What is chlorine?

Chlorine (Cl) is one of 94 natural
elements found on our planet.

Chlorine is the 11th most abundant element in the earth’s crust and chlorinated compounds occur naturally in humans (e.g. in blood, skin, tears and teeth). In white blood cells, chlorine helps to fight infections.

Scientists have identified more than 2,000 naturally-occurring chlorine-based compounds, found in a wide range of organisms including Ecuadorian tree frogs, Mediterranean jellyfish, wood-rotting fungi and tropical sea slugs.

At room temperature, molecular chlorine (Cl2) is a green-coloured gas. However, molecular chlorine does not appear in nature as it is highly reactive.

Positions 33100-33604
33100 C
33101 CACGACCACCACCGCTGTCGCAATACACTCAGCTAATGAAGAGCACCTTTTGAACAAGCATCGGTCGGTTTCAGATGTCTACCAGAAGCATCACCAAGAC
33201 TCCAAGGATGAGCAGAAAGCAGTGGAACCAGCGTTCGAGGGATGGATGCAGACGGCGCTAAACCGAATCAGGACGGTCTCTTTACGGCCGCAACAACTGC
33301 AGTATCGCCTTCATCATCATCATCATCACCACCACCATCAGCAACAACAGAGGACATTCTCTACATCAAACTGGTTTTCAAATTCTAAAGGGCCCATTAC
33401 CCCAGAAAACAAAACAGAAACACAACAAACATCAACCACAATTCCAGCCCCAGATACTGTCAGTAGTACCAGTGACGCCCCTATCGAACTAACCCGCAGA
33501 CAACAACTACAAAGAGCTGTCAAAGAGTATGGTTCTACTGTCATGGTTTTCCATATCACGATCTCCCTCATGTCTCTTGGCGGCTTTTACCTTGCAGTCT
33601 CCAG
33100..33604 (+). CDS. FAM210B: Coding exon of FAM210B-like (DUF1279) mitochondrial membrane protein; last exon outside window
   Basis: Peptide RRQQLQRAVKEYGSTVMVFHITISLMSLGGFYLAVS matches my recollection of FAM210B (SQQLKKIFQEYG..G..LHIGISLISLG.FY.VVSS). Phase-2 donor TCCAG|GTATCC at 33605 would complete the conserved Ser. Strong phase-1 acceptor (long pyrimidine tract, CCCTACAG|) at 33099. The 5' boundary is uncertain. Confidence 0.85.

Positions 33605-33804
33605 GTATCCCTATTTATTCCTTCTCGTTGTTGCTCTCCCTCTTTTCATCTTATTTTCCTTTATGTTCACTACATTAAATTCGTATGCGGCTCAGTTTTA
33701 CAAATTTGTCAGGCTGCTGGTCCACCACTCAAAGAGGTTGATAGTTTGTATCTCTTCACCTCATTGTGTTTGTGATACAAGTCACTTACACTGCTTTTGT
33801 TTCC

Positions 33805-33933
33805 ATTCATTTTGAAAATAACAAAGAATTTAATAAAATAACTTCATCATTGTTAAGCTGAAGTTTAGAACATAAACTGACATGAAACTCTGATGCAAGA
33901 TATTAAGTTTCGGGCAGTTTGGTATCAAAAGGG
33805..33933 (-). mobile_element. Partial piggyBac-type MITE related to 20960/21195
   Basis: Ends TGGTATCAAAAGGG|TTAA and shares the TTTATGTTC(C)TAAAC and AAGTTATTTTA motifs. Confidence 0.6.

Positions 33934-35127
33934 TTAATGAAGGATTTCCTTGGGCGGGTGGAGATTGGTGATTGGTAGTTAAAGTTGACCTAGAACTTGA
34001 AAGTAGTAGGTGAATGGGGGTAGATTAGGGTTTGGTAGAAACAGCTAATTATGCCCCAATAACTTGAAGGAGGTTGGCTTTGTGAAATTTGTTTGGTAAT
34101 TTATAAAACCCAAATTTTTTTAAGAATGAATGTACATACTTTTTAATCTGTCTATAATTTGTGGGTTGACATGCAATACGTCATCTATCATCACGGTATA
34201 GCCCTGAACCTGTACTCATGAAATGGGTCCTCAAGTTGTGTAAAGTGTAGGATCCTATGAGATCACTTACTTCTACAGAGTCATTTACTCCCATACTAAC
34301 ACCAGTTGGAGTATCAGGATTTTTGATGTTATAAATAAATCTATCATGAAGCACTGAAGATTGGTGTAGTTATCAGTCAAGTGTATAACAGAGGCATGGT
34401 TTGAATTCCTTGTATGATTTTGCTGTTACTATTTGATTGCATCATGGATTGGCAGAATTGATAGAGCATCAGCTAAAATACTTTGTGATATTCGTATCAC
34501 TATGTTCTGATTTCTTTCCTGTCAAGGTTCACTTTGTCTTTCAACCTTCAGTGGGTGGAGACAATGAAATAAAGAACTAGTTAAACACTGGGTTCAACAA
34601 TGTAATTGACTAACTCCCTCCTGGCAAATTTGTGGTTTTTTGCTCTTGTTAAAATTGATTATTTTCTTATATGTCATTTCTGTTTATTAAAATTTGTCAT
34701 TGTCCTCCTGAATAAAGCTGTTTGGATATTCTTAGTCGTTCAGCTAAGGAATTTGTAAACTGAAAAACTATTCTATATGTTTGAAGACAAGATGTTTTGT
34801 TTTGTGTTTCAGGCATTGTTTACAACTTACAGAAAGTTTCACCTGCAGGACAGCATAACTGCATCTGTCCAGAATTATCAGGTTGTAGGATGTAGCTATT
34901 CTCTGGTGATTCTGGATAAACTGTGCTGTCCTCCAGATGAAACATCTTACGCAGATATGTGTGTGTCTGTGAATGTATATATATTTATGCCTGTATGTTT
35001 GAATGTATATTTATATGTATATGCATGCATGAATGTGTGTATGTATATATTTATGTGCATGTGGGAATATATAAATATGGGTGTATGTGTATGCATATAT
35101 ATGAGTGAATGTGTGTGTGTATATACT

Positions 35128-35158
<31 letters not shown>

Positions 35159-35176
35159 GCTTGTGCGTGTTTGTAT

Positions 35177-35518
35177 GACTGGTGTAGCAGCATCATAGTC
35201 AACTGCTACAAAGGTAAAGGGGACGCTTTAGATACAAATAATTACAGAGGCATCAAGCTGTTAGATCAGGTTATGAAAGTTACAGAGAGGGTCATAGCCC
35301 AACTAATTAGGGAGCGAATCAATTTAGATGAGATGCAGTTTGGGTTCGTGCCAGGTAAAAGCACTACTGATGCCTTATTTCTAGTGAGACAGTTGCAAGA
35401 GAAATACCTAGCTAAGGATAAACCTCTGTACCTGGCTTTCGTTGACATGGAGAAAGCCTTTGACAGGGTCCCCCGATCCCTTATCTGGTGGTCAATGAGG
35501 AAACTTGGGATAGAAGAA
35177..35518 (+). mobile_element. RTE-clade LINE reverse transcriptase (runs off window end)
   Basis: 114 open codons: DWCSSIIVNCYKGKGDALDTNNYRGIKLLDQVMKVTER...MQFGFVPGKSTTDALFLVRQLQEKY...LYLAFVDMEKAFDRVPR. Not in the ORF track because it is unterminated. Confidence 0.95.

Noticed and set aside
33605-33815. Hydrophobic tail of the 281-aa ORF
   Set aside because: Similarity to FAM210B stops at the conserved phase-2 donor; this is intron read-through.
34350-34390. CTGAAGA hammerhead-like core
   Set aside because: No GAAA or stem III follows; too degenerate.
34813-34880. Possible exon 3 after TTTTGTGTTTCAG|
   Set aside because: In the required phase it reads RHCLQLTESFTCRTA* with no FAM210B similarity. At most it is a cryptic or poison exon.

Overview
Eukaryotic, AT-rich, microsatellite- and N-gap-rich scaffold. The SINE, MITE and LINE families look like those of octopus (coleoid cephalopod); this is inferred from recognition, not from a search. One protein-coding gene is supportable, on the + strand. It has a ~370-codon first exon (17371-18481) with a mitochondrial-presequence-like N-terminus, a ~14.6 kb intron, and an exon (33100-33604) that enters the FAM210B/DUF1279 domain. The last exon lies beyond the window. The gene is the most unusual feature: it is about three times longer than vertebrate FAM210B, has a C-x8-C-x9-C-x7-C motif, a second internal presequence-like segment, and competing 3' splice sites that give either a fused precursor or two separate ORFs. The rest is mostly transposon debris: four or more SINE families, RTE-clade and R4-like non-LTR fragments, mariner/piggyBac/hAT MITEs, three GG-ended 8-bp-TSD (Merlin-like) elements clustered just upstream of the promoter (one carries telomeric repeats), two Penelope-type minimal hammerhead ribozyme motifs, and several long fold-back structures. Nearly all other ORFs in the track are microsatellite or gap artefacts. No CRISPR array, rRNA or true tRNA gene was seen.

All the chlorine found on the planet sits inside compounds, such as naturally-occurring organochlorines and salts. Common kitchen salt (or sodium chloride, NaCl) is the best example. This salt, when dissolved in water, gives us brine, which is where we produce chlorine gas (Cl2)